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Did China Discover America First ???

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posted on May, 5 2005 @ 10:31 AM
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One can throw Kennewick man into this already murky mix. An apparently caucasian man in the Americas 7000 B.C.E. questions even aboriginal claims as to the first in North America. Throw into the mix the Meadowcroft Rock Shelter observations of human settlement as far back as 150000-30000B.C.E. . and it's more and more obvious that human settlement of North America is very, very complicated.

As to the Chinese question, Regardless who "found" the Americas, it was Columbus that made it common knowledge to the "Christian" Western civilization at the time. Therefore, his discovery is the most important, if not the first.




posted on May, 5 2005 @ 03:34 PM
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Originally posted by anxietydisorder
www.reuters.com... It seems that the Chinese planted their flag about 71 years before Columbus. I also know that the Vikings had a settlement for some time in eastern Canada long before that. And as far as I can tell, the place was already populated long before any of these groups "discovered" America...
Ask a Native American who discovered it and you'll get a more truthful response. They beat everyone else by thousands of years.


I believe that the true story is that that after discovering America, the Chinese sold America to the Indians for $15 in beads and trinkets. The Indians then turned around and sold it to the Dutch for about $24 in beads and trinkets - thus making a tidy profit on the deal.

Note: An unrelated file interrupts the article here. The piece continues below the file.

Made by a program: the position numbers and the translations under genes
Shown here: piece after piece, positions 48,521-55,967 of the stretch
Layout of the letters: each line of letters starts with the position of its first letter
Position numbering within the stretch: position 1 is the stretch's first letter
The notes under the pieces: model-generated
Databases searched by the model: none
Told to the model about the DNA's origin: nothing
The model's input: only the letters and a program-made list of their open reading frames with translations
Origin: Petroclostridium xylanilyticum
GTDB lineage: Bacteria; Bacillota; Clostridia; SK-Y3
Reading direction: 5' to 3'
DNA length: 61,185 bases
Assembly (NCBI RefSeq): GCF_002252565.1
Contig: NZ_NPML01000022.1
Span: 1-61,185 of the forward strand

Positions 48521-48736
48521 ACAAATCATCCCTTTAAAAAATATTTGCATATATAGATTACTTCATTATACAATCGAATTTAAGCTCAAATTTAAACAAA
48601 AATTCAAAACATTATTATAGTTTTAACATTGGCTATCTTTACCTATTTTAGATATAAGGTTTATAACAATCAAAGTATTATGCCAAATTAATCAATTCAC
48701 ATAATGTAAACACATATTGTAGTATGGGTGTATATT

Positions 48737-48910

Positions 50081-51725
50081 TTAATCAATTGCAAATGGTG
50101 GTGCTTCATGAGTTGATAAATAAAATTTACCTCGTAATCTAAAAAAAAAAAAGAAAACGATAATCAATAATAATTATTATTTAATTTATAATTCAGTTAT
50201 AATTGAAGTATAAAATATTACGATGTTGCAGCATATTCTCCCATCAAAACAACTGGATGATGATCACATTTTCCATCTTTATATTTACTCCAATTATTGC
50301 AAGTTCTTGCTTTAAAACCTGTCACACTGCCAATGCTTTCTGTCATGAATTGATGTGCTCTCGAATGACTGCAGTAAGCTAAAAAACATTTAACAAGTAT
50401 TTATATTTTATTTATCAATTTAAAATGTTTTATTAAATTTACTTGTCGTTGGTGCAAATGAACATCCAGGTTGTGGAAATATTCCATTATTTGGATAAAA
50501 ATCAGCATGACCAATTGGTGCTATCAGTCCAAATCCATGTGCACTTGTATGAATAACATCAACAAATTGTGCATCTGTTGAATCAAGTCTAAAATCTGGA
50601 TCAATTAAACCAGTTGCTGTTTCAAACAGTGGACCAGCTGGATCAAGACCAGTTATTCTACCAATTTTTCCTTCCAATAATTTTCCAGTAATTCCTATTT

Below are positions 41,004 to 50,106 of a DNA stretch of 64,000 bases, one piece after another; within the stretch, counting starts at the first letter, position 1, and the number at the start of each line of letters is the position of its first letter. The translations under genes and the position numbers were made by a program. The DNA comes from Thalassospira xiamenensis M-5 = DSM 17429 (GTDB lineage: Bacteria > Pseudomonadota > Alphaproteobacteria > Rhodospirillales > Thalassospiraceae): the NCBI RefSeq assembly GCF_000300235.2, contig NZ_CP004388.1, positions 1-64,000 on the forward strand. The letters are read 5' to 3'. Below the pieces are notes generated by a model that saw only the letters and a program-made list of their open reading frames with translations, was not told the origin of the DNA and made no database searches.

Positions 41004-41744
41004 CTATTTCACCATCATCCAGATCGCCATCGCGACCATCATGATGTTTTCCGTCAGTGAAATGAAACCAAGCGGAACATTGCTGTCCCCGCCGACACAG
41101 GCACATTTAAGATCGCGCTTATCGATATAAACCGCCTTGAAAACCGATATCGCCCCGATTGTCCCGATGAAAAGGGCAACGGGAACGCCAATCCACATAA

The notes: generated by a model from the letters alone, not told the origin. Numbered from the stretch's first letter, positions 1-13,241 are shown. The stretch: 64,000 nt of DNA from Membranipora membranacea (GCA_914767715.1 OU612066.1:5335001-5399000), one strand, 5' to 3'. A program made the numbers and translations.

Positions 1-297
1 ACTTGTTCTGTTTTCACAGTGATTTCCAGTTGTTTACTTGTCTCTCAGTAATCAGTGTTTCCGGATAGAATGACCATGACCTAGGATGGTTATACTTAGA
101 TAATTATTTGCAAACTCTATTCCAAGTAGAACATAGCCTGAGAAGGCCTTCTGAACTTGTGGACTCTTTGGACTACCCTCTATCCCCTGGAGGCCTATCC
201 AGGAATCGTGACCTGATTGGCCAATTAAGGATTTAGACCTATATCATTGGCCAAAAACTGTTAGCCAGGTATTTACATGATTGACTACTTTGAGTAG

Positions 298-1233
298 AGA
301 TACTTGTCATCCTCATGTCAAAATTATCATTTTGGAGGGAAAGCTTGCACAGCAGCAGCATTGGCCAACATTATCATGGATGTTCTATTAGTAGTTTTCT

posted on May, 6 2005 @ 02:42 AM
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Originally posted by anxietydisorder
www.reuters.com... It seems that the Chinese planted their flag about 71 years before Columbus. I also know that the Vikings had a settlement for some time in eastern Canada long before that. And as far as I can tell, the place was already populated long before any of these groups "discovered" America...
Ask a Native American who discovered it and you'll get a more truthful response. They beat everyone else by thousands of years.
This topic has interested me for a long time. The only story told in school was "1492 Columbus sailed the ocean blue". But that was the 60's. My Grandfather was from Denmark, and he told us about the Vikings. And most of the kids we went to school with were Indian, and their Grandfathers told different stories. I just want to thank everyone that replied to this thread. I've learned more on this subject in a couple days, than I did in a lifetime.



posted on May, 6 2005 @ 03:08 AM
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hey lets not forget that the inuate have said that they were not even the first in that area. so mabe the inuit discovered america first.

actualy just maybe THEY are the decendants of the chinese they after all DO share some simularities with the chnese. the shape of their eys and coolouation for example. has any genetic study ever been done?

[edit on 6-5-2005 by drogo]



posted on May, 6 2005 @ 08:14 PM
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1). The "Bimini Road" underwater structure near Bimini island and the "Newport Tower" in Rhode Island. These are two sophisticated structures of unknown orgins. (However - radiocarbon dating tests done on the Newport Tower have indicated that it was constructed in the 17th century).


what the heck? I live in Rhode Island ive never heard of the Bimini Road... and i would really like to know how he connects the Newport Tower to Chinese Origin...



posted on May, 7 2005 @ 02:01 PM
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I read in the newspaper about this issue today (ATS tends to beat my local newspaper by about 2-3 days) and Menzies claims that he knows where an ancient settlement 2/3 the size of the Forbidden City on the east coast is. He stated that he will reveal the location on May 16.

The Chinese did a lot of exploring in their day, but I seriously doubt they made it that far. He is either completely nutty, or he has found something that will revolutionize archaeology. Given the extreme improbability of his claims, I wouldn't hold out much hope, but it will be interesting to see what happens on the 16th and in the days afterwards.



posted on May, 9 2005 @ 09:48 AM
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You might care to look at this map by Phillippe Buache made in 1752.

Why does it depict the sea route taken by the Chinese to reach America in 458AD?



posted on May, 9 2005 @ 02:40 PM
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Originally posted by soulforge